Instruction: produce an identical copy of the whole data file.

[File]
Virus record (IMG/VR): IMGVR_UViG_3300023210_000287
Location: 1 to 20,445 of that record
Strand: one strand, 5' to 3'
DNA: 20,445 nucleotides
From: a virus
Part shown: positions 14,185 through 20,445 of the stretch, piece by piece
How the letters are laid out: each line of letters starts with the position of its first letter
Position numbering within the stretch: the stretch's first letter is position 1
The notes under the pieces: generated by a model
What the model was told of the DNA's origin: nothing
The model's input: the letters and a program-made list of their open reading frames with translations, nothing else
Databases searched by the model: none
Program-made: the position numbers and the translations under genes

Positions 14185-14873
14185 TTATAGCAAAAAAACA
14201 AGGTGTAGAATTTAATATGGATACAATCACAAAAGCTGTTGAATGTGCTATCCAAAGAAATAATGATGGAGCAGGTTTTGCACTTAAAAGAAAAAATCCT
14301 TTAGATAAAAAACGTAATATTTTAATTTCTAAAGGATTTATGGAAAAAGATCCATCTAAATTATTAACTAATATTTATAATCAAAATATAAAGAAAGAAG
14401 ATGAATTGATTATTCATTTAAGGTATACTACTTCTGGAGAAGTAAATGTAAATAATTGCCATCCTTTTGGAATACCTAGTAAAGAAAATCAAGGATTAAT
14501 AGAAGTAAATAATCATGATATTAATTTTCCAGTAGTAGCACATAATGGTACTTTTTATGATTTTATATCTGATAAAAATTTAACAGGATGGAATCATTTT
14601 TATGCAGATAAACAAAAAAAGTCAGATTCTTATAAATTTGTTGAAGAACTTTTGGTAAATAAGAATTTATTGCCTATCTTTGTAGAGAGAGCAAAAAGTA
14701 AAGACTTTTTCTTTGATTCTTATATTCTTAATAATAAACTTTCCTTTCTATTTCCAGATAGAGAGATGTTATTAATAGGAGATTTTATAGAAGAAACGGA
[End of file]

Virus record (IMG/VR): IMGVR_UViG_3300023210_000287
Location: 1 to 20,445 of that record
Strand: one strand, 5' to 3'
DNA: 20,445 nucleotides
From: a virus
Part shown: positions 14,185 through 20,445 of the stretch, piece by piece
How the letters are laid out: each line of letters starts with the position of its first letter
Position numbering within the stretch: the stretch's first letter is position 1
The notes under the pieces: generated by a model
What the model was told of the DNA's origin: nothing
The model's input: the letters and a program-made list of their open reading frames with translations, nothing else
Databases searched by the model: none
Program-made: the position numbers and the translations under genes

Positions 14185-14873
14185 TTATAGCAAAAAAACA
14201 AGGTGTAGAATTTAATATGGATACAATCACAAAAGCTGTTGAATGTGCTATCCAAAGAAATAATGATGGAGCAGGTTTTGCACTTAAAAGAAAAAATCCT
14301 TTAGATAAAAAACGTAATATTTTAATTTCTAAAGGATTTATGGAAAAAGATCCATCTAAATTATTAACTAATATTTATAATCAAAATATAAAGAAAGAAG
14401 ATGAATTGATTATTCATTTAAGGTATACTACTTCTGGAGAAGTAAATGTAAATAATTGCCATCCTTTTGGAATACCTAGTAAAGAAAATCAAGGATTAAT
14501 AGAAGTAAATAATCATGATATTAATTTTCCAGTAGTAGCACATAATGGTACTTTTTATGATTTTATATCTGATAAAAATTTAACAGGATGGAATCATTTT
14601 TATGCAGATAAACAAAAAAAGTCAGATTCTTATAAATTTGTTGAAGAACTTTTGGTAAATAAGAATTTATTGCCTATCTTTGTAGAGAGAGCAAAAAGTA
14701 AAGACTTTTTCTTTGATTCTTATATTCTTAATAATAAACTTTCCTTTCTATTTCCAGATAGAGAGATGTTATTAATAGGAGATTTTATAGAAGAAACGGA